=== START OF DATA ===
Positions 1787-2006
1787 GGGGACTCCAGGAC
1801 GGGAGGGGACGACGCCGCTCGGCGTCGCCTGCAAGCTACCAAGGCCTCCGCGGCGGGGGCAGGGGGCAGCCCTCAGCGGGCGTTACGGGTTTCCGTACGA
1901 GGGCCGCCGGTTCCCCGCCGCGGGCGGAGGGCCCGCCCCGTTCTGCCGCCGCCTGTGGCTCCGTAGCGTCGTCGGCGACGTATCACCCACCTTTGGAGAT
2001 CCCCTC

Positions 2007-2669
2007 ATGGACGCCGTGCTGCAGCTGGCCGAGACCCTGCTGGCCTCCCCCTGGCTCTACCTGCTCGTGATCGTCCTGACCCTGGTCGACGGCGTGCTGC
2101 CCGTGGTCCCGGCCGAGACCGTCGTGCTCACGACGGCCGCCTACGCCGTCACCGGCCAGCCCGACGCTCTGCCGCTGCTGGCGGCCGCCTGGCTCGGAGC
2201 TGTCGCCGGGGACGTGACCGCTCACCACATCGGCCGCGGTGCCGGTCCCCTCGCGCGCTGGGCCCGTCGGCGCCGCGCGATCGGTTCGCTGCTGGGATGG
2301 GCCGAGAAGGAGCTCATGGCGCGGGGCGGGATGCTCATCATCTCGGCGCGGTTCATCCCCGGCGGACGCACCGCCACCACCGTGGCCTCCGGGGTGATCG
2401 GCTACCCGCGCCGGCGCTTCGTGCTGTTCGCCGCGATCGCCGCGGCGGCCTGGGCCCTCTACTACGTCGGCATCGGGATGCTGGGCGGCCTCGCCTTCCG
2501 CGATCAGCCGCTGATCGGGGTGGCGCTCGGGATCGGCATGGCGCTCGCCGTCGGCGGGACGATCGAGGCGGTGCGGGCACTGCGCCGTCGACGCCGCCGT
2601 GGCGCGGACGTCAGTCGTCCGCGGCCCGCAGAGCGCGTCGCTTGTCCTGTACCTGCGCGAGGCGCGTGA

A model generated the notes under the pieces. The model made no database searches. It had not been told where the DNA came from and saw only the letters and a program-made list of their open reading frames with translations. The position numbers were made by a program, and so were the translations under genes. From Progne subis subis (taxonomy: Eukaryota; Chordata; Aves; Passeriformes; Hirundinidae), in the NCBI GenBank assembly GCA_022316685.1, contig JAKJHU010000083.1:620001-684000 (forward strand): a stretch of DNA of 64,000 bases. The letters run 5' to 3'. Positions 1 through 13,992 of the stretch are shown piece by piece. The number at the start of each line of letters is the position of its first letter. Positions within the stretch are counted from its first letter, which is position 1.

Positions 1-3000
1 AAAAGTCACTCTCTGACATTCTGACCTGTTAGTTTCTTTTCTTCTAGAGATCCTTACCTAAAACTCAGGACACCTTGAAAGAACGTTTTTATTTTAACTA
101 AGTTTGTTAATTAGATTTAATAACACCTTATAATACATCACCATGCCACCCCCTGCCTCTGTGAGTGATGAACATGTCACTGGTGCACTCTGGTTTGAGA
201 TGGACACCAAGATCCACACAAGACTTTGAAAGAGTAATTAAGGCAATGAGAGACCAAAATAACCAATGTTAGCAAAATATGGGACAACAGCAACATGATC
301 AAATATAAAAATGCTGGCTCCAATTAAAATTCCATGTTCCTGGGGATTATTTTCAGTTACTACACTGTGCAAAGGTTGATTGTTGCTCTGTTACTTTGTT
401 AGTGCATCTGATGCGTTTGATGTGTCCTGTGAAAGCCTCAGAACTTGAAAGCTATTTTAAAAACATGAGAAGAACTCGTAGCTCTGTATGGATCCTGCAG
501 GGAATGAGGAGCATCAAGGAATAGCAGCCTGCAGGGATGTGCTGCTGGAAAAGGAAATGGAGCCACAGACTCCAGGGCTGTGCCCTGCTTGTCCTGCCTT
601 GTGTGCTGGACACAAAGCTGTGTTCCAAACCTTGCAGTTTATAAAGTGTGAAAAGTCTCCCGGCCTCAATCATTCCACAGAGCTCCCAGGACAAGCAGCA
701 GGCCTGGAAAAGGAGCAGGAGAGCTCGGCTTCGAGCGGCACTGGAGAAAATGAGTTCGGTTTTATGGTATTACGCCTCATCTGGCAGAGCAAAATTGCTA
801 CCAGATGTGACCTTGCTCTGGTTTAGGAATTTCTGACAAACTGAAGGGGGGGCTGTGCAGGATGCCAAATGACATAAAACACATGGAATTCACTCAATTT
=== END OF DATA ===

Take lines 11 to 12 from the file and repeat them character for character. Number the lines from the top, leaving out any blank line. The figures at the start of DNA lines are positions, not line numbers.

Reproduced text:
2401 GCTACCCGCGCCGGCGCTTCGTGCTGTTCGCCGCGATCGCCGCGGCGGCCTGGGCCCTCTACTACGTCGGCATCGGGATGCTGGGCGGCCTCGCCTTCCG
2501 CGATCAGCCGCTGATCGGGGTGGCGCTCGGGATCGGCATGGCGCTCGCCGTCGGCGGGACGATCGAGGCGGTGCGGGCACTGCGCCGTCGACGCCGCCGT